The Collegiate Learning Assessment, which will launch in 2014, is primarily intended to give employers a more effective measure of job competency than GPA.

Standardized tests like the SAT and ACT have long been viewed as the gateway to a college education. But in an effort to quantify just how much students have learned during their years of higher education, beginning next year new graduates at about 200 U.S. universities will be asked to take a standardized test on their way out the door.

That test, CLA+ (shorthand for Collegiate Learning Assessment), is designed with the dual knowledge that prospective employers are increasingly souring on GPA for evaluating college grads, and students who take Massive Online Open Courses (MOOCs) can develop competent job skills without ever earning a college degree.

Scored on a 1,600-point scale, the CLA+ “represents the latest threat to the fraying monopoly that traditional four-year colleges have enjoyed in defining what it means to be well educated,” the Wall Street Journal’s Douglas Belkin reported Sunday in the front-page article “Are You Ready for the Post-College SAT?”

“Students will be allowed to show their scores to prospective employers,” Belkin continued. “The test costs $35. … Instead of measuring subject-area knowledge, it assesses things like critical thinking, analytical reasoning, document literacy, writing and communication.”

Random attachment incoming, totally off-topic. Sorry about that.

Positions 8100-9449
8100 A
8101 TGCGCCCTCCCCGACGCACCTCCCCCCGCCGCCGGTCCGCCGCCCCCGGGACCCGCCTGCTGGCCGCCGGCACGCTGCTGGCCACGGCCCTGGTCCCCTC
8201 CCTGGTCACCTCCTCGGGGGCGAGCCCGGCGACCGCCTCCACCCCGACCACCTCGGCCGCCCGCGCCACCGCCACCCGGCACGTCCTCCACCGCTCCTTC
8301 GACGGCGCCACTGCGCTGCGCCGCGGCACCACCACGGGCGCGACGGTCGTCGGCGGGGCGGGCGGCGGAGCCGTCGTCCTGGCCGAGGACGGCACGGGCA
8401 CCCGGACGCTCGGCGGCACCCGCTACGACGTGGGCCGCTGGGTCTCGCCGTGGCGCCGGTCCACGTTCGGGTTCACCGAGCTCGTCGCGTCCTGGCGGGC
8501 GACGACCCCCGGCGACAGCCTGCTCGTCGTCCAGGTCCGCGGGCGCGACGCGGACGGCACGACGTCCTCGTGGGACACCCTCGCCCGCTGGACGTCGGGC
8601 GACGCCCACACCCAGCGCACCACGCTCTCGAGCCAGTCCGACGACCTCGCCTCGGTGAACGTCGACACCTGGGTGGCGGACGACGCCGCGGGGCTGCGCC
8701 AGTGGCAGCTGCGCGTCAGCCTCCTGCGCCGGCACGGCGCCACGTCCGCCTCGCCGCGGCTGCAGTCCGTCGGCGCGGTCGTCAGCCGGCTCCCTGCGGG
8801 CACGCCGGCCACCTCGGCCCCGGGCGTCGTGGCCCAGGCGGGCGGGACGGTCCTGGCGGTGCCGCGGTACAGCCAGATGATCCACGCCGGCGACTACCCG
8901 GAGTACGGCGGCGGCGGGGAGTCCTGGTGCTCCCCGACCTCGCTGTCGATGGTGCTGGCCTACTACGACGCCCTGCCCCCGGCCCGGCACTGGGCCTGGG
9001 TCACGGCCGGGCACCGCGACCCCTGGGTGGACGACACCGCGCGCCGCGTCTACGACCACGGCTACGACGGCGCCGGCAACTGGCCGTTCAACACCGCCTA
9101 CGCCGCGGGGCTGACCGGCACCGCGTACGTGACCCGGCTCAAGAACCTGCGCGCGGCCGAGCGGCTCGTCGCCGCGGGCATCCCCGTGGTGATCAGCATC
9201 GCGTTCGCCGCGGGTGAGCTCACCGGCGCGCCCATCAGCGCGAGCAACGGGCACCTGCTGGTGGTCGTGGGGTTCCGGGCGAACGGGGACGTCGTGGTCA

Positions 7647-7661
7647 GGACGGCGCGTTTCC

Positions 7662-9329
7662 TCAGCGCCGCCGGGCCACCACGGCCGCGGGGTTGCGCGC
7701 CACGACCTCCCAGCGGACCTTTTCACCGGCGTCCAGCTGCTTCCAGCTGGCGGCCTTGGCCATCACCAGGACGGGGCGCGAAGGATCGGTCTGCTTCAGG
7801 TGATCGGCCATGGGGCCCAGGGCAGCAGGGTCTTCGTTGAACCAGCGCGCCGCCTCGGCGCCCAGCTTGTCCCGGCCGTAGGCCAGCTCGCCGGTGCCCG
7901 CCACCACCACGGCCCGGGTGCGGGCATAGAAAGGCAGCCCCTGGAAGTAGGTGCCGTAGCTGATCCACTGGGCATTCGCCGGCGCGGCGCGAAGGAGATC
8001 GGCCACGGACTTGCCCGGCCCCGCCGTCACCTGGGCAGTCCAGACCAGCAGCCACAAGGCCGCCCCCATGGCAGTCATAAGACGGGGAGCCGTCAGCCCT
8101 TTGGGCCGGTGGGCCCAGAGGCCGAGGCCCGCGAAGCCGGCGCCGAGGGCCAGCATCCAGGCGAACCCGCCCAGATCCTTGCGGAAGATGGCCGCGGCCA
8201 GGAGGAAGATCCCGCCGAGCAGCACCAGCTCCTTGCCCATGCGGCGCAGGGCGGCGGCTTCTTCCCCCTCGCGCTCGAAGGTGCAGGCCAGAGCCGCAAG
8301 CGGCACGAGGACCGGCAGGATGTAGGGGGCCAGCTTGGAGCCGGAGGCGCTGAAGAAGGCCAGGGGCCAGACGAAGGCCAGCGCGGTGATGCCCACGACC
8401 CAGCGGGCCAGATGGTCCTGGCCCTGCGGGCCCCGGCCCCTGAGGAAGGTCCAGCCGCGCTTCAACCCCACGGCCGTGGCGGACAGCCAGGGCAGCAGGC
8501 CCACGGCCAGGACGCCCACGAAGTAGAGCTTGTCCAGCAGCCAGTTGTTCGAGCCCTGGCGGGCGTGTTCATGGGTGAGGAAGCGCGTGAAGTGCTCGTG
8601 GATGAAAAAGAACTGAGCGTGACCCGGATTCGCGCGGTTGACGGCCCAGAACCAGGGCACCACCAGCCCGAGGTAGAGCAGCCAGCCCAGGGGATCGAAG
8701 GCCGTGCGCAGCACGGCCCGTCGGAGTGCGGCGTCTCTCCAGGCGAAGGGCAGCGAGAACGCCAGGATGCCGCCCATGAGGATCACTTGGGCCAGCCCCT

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The “Overview” tab on the CLA+ website explained, “Students today can no longer rely solely on mastery of discipline-based information. They need to be able to analyze and evaluate information, solve problems and communicate effectively. Beyond just accumulating facts, they must be able to access, structure and use information. … Now with CLA+, new student-level metrics provide guidance to students and data to faculty and administrators for making decisions about grading, scholarships, admission or placement.”